The song, titled "Ring of Keys," is one of Fun Home's emotional highpoints. Performed by Young Alison, it reveals a moment of sexual and emotional identification as the young girl sees a butch lesbian across a local diner.
The moment is so powerful that the show's producers chose to perform it as their showcase number during the 2015 Tony Awards in which Fun Home took home Best Musical.
I had the pleasure of moderating the panel, which also included cast members Michael Cerveris, Judy Kuhn and Emily Skeggs. I asked Kron, who won the Tony Award for Book and Lyrics on Fun Home (she collaborated with fellow Tony-winning composer Jeanine Tesori), about how she created the moment and if she had a personal "Ring of Keys" moments in her own life:
"I don't know that I have a personal counterpart to that moment, but in terms of how it was written... It's a very striking set of three or four panels in the book and Jeanine [Tesori] said, 'We have to write a song about this moment.' And I said, 'I don't think that's a good idea.' Because what I feared was that I didn't know how to do it without setting up the audience to laugh at that butch woman. And I thought, 'If we do this song and the audience laughs at her...' I couldn't bear it. I can't make that show. And the portrayal of 'butchness' in the show, from the very beginning, was something that I was very concerned about how we would succeed at doing it. It's an elusive thing. It's not about maleness. It's something else. If you understand that dynamic, it's very clear to you what it is. If it's not something you've encountered, in my experience, it's something that's actually hard to make clear what it is.
"So I said to Jeanine, 'I don't think this is a good idea. I think it's a set up for a reaction that we don't want.' And she said, 'Well, we have to do it anyway.' And I said, 'Okay,' because as has been borne out, one of the smartest things I did in the making of Fun Home, was that I did whatever Jeanine told me.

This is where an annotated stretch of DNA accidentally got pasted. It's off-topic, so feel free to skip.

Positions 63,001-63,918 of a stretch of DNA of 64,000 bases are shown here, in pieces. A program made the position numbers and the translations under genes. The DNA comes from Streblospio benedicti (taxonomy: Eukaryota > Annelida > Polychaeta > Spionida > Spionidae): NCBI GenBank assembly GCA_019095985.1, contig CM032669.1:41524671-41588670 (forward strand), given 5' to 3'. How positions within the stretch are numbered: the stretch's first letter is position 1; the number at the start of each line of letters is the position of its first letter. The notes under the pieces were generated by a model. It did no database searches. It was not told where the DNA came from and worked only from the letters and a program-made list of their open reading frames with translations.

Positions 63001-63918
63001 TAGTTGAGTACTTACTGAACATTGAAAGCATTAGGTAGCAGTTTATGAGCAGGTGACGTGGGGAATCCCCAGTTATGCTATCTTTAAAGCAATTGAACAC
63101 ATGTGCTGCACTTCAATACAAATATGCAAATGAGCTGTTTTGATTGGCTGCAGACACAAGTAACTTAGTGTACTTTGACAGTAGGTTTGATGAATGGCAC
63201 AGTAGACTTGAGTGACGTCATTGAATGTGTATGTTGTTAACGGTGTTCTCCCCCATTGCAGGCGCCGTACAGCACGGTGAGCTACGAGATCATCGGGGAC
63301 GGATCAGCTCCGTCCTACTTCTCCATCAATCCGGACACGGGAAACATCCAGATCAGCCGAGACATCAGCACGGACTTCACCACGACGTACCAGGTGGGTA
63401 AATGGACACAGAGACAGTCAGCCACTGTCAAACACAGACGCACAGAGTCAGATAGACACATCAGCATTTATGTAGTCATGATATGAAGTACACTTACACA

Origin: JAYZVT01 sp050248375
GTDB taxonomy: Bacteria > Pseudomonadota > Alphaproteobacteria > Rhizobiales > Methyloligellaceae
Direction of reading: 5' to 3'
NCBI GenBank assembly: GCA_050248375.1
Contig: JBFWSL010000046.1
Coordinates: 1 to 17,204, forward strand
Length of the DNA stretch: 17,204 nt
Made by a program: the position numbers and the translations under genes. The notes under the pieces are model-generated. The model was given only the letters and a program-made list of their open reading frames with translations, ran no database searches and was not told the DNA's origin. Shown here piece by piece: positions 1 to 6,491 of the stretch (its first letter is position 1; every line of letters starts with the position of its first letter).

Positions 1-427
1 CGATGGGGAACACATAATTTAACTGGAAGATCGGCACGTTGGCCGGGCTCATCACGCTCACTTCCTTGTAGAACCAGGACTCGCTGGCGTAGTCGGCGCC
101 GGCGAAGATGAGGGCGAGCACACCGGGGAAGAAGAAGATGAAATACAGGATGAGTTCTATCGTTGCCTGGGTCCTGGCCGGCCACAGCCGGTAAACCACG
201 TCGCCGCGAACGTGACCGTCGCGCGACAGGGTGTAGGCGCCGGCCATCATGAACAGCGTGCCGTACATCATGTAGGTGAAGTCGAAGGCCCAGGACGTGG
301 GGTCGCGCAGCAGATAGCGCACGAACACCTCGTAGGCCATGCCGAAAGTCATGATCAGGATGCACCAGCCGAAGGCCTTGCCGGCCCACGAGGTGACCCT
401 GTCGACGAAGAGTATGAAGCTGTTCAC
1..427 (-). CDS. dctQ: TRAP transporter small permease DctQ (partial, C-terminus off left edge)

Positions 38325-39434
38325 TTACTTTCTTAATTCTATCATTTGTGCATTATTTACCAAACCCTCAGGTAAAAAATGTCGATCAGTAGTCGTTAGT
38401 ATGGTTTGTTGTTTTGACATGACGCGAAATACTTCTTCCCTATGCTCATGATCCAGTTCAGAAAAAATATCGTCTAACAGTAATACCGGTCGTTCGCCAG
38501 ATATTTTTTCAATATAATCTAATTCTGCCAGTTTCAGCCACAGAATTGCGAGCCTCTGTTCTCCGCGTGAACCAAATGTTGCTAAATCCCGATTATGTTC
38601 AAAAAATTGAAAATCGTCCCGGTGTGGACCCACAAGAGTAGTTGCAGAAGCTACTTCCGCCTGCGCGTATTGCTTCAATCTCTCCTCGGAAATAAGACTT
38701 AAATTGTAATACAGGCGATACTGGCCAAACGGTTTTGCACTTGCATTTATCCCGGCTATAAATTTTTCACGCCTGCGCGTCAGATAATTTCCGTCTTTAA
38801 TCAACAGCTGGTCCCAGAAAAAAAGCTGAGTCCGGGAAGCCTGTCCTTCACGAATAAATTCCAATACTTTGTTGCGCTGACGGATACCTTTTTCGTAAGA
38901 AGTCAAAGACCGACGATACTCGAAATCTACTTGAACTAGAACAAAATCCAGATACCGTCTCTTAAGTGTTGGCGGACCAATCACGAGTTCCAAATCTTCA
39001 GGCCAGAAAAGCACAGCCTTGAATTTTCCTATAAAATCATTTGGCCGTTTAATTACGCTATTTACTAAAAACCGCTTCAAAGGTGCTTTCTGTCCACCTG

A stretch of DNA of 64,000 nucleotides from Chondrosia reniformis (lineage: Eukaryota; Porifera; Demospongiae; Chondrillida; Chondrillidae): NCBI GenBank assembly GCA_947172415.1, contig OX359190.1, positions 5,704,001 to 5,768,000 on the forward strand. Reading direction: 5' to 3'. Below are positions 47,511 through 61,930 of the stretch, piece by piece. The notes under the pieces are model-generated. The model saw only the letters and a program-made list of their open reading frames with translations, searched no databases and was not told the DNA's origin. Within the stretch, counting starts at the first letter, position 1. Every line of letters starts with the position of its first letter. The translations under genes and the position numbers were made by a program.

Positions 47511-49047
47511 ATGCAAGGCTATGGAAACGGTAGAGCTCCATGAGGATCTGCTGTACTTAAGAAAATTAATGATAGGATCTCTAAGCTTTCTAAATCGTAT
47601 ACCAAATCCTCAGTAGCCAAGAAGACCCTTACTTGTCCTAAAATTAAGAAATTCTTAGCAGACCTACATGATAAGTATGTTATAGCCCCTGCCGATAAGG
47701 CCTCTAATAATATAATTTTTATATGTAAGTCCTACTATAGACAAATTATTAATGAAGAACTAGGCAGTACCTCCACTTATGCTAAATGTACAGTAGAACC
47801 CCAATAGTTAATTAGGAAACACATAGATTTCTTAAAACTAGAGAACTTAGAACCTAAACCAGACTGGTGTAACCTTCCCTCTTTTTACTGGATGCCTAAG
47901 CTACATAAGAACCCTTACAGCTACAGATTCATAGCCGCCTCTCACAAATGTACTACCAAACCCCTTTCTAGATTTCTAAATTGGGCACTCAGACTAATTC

"But then finding the language was very tricky. I was sort of looking through the eyes of this little girl and thinking, 'What is she seeing?' And then there were all kinds of descriptive words. So, lace-up boots, there were all kinds of other descriptors for the boots that I knew would tap people into pre-existing stereotypes of that woman as a joke. So to find language that was authentically what this little girl might say, and then also that sounded new that didn't tap into those other things. That was the trick of it. Jeanine really latched onto the ring of keys. She has a daughter, and she thought, 'That's where a little girl's eyes would go... to the keys.'
"And when it was at that Public, particularly in the very beginning, people would laugh at the beginning. They would laugh at those descriptions of her, laugh at the ring of keys, they would laugh in all kinds of different ways. And it was amazing to watch Sydney Lucas, and now to watch [Gabriella Pizzolo], the presence of this child to stick to what she was doing. To have the audience [with her] through the bridge, 'Do you feel my heart saying hi?' And how the picture of that woman that was being painted, [you could] feel it being changed in the imaginative mind of the audience. It was really really moving to feel that."